Ammonia Release | Band Saw to a Live Line



In October 2021, a contractor accidentally cut into a live ammonia pipe, resulting in the release of approximately 419 lbs of ammonia. Due to a general lack of labeling, the live pipe was confused for the decommissioned pipe that was intended to be cut out of the system.


Incident Description

A contractor was performing work on the refrigeration system in the machinery room. One of the pipes in the machinery room was scheduled to be removed as a part of a system renovation. The contractor cut into the wrong pipe with a band saw which happened to be a live 1-½” thermosyphon return (TSR) line. 

The contractor was standing on a ladder at the time and was luckily able to escape without being injured. The machinery room ventilation system was turned on and a portion of the system was isolated from outside the machinery room.

Release Calculation

The amount of ammonia released was calculated by determining how much ammonia is normally contained in the thermosyphon piping. Based on the pipe diameters, lengths of piping, temperature of ammonia, and percent liquid, the total amount of ammonia inside the associated thermosyphon piping was calculated to be 419 lbs.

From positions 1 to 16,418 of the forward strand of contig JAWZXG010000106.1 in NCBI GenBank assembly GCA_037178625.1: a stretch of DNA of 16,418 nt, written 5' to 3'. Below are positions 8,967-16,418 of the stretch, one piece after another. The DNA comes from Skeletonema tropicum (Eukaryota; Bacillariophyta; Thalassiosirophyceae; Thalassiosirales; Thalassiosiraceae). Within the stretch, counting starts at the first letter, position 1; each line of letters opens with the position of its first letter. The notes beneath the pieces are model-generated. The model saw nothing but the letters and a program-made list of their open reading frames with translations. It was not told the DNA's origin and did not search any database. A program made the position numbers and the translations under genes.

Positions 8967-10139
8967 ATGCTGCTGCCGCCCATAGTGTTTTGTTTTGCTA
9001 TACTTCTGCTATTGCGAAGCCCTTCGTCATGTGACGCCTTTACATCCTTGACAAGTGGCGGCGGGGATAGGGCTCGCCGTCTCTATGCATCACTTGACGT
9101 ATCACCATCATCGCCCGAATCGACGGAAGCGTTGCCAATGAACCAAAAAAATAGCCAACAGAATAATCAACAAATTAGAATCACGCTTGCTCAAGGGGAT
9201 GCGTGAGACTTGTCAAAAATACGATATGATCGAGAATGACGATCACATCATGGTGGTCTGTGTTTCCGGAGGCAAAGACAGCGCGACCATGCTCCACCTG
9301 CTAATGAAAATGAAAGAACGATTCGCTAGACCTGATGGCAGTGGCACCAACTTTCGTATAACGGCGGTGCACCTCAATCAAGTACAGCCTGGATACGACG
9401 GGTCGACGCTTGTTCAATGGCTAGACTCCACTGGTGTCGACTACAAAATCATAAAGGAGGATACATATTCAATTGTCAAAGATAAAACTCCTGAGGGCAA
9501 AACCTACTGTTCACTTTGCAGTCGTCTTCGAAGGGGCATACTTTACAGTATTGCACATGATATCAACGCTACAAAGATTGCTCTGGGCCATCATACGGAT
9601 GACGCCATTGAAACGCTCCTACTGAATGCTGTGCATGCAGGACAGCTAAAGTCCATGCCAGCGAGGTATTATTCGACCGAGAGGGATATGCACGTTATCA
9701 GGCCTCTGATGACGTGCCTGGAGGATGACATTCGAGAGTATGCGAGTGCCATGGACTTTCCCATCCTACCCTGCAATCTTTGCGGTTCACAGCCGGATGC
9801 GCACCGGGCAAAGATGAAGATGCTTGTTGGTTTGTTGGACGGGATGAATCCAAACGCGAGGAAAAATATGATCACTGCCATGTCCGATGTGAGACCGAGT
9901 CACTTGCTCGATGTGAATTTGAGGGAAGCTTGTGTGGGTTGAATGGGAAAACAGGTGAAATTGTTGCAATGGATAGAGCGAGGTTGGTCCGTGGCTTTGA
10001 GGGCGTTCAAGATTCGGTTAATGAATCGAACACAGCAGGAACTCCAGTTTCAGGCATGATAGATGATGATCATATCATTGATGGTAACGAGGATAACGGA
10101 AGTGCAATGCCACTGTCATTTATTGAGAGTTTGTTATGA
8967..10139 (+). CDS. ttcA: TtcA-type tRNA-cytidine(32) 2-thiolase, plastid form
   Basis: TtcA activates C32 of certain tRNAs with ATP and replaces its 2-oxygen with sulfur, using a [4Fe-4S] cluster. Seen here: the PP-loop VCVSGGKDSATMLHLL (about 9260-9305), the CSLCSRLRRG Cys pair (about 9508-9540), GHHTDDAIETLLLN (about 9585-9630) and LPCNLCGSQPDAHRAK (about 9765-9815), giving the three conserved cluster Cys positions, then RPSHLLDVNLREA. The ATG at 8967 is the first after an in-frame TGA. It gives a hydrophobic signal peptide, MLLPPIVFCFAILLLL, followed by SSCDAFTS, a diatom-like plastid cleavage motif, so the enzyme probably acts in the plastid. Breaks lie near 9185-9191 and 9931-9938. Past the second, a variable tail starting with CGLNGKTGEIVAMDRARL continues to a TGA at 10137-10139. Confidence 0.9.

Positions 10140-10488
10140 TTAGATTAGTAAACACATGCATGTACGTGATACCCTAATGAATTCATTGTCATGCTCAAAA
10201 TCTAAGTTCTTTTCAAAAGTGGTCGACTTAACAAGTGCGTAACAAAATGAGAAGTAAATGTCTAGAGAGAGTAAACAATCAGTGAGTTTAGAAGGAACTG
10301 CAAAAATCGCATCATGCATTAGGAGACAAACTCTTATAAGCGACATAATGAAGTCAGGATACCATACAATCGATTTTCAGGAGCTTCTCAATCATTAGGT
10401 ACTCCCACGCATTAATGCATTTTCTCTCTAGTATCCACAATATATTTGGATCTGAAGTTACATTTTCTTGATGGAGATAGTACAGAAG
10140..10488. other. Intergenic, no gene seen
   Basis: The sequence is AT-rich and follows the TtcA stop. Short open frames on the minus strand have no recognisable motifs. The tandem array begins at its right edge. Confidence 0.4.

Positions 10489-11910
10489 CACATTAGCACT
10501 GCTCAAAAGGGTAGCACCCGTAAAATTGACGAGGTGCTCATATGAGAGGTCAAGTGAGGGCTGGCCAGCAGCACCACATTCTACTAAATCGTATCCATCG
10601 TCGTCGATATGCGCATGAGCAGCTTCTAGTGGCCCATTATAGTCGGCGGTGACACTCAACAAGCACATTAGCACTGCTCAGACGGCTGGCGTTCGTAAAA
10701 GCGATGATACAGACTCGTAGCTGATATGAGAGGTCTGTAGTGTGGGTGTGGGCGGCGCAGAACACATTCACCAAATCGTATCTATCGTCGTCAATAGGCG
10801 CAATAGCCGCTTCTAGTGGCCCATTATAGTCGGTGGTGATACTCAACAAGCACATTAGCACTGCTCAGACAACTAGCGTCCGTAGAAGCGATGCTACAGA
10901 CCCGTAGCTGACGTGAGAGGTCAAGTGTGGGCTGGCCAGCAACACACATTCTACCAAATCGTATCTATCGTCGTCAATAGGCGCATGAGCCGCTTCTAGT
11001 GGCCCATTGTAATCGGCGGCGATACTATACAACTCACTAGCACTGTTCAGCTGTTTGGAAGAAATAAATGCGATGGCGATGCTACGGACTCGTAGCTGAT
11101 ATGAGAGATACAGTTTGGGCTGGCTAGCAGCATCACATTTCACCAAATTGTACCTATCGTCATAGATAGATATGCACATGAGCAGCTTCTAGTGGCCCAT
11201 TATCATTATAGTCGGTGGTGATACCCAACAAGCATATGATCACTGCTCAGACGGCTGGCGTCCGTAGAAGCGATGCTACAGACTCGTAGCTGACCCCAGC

Pipe labeling is extremely important and can help prevent an accidental ammonia release. Equally as important, is developing detailed decommissioning procedures. A detailed procedure should clearly identify which pipes need to be cut from the system, and instructions to tag these pipes and ensure they are pumped down completely.

It should be noted that the contractors were able to greatly reduce the amount of ammonia released by isolating a segment of the system from outside the machinery room. This was made possible by having accurate P&IDs to reference. Good documentation and labeling are often underestimated in their value. This incident illustrates the importance of both of these Process Safety Management cornerstones.

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